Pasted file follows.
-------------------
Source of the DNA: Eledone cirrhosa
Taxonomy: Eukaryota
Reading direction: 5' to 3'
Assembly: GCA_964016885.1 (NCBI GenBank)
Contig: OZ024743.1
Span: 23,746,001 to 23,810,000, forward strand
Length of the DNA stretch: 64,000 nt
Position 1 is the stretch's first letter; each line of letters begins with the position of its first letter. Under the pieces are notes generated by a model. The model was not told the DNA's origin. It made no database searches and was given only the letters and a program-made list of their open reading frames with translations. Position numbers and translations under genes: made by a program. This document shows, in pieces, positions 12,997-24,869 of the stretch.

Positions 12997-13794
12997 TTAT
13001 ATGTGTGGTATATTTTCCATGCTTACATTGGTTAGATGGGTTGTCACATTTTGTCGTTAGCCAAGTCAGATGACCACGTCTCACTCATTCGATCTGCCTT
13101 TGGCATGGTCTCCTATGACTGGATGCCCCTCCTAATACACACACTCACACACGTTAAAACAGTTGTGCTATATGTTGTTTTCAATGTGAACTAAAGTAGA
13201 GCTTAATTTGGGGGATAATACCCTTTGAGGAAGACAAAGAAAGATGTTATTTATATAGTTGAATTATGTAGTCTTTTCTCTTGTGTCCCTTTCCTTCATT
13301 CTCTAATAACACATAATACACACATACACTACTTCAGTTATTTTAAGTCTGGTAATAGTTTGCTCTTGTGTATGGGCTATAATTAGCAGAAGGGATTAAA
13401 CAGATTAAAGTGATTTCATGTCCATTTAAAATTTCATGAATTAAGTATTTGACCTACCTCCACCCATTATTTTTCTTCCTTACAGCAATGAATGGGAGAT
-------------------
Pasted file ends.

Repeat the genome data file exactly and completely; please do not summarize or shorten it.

Source of the DNA: Eledone cirrhosa
Taxonomy: Eukaryota
Reading direction: 5' to 3'
Assembly: GCA_964016885.1 (NCBI GenBank)
Contig: OZ024743.1
Span: 23,746,001 to 23,810,000, forward strand
Length of the DNA stretch: 64,000 nt
Position 1 is the stretch's first letter; each line of letters begins with the position of its first letter. Under the pieces are notes generated by a model. The model was not told the DNA's origin. It made no database searches and was given only the letters and a program-made list of their open reading frames with translations. Position numbers and translations under genes: made by a program. This document shows, in pieces, positions 12,997-24,869 of the stretch.

Positions 12997-13794
12997 TTAT
13001 ATGTGTGGTATATTTTCCATGCTTACATTGGTTAGATGGGTTGTCACATTTTGTCGTTAGCCAAGTCAGATGACCACGTCTCACTCATTCGATCTGCCTT
13101 TGGCATGGTCTCCTATGACTGGATGCCCCTCCTAATACACACACTCACACACGTTAAAACAGTTGTGCTATATGTTGTTTTCAATGTGAACTAAAGTAGA
13201 GCTTAATTTGGGGGATAATACCCTTTGAGGAAGACAAAGAAAGATGTTATTTATATAGTTGAATTATGTAGTCTTTTCTCTTGTGTCCCTTTCCTTCATT
13301 CTCTAATAACACATAATACACACATACACTACTTCAGTTATTTTAAGTCTGGTAATAGTTTGCTCTTGTGTATGGGCTATAATTAGCAGAAGGGATTAAA
13401 CAGATTAAAGTGATTTCATGTCCATTTAAAATTTCATGAATTAAGTATTTGACCTACCTCCACCCATTATTTTTCTTCCTTACAGCAATGAATGGGAGAT